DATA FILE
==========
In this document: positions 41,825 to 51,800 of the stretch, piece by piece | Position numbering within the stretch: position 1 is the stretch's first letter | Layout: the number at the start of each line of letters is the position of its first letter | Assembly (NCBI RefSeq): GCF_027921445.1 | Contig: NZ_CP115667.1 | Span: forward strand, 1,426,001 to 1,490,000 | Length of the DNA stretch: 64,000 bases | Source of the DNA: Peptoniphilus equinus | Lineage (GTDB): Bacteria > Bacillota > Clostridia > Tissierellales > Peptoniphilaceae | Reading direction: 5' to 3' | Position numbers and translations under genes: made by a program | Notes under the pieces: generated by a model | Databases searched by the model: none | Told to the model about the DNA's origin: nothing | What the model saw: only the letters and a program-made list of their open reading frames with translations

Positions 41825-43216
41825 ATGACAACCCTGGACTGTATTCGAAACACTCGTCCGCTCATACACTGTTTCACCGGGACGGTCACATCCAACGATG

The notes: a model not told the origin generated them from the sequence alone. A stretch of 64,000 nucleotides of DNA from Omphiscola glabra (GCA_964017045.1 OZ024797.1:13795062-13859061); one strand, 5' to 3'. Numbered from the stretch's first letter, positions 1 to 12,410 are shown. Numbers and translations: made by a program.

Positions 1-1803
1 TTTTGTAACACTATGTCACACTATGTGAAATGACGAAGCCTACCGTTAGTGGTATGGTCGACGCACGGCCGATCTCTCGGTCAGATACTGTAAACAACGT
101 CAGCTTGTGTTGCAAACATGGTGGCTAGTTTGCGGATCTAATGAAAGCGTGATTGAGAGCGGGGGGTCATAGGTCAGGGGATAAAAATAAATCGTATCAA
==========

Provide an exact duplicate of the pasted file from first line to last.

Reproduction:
In this document: positions 41,825 to 51,800 of the stretch, piece by piece | Position numbering within the stretch: position 1 is the stretch's first letter | Layout: the number at the start of each line of letters is the position of its first letter | Assembly (NCBI RefSeq): GCF_027921445.1 | Contig: NZ_CP115667.1 | Span: forward strand, 1,426,001 to 1,490,000 | Length of the DNA stretch: 64,000 bases | Source of the DNA: Peptoniphilus equinus | Lineage (GTDB): Bacteria > Bacillota > Clostridia > Tissierellales > Peptoniphilaceae | Reading direction: 5' to 3' | Position numbers and translations under genes: made by a program | Notes under the pieces: generated by a model | Databases searched by the model: none | Told to the model about the DNA's origin: nothing | What the model saw: only the letters and a program-made list of their open reading frames with translations

Positions 41825-43216
41825 ATGACAACCCTGGACTGTATTCGAAACACTCGTCCGCTCATACACTGTTTCACCGGGACGGTCACATCCAACGATG

The notes: a model not told the origin generated them from the sequence alone. A stretch of 64,000 nucleotides of DNA from Omphiscola glabra (GCA_964017045.1 OZ024797.1:13795062-13859061); one strand, 5' to 3'. Numbered from the stretch's first letter, positions 1 to 12,410 are shown. Numbers and translations: made by a program.

Positions 1-1803
1 TTTTGTAACACTATGTCACACTATGTGAAATGACGAAGCCTACCGTTAGTGGTATGGTCGACGCACGGCCGATCTCTCGGTCAGATACTGTAAACAACGT
101 CAGCTTGTGTTGCAAACATGGTGGCTAGTTTGCGGATCTAATGAAAGCGTGATTGAGAGCGGGGGGTCATAGGTCAGGGGATAAAAATAAATCGTATCAA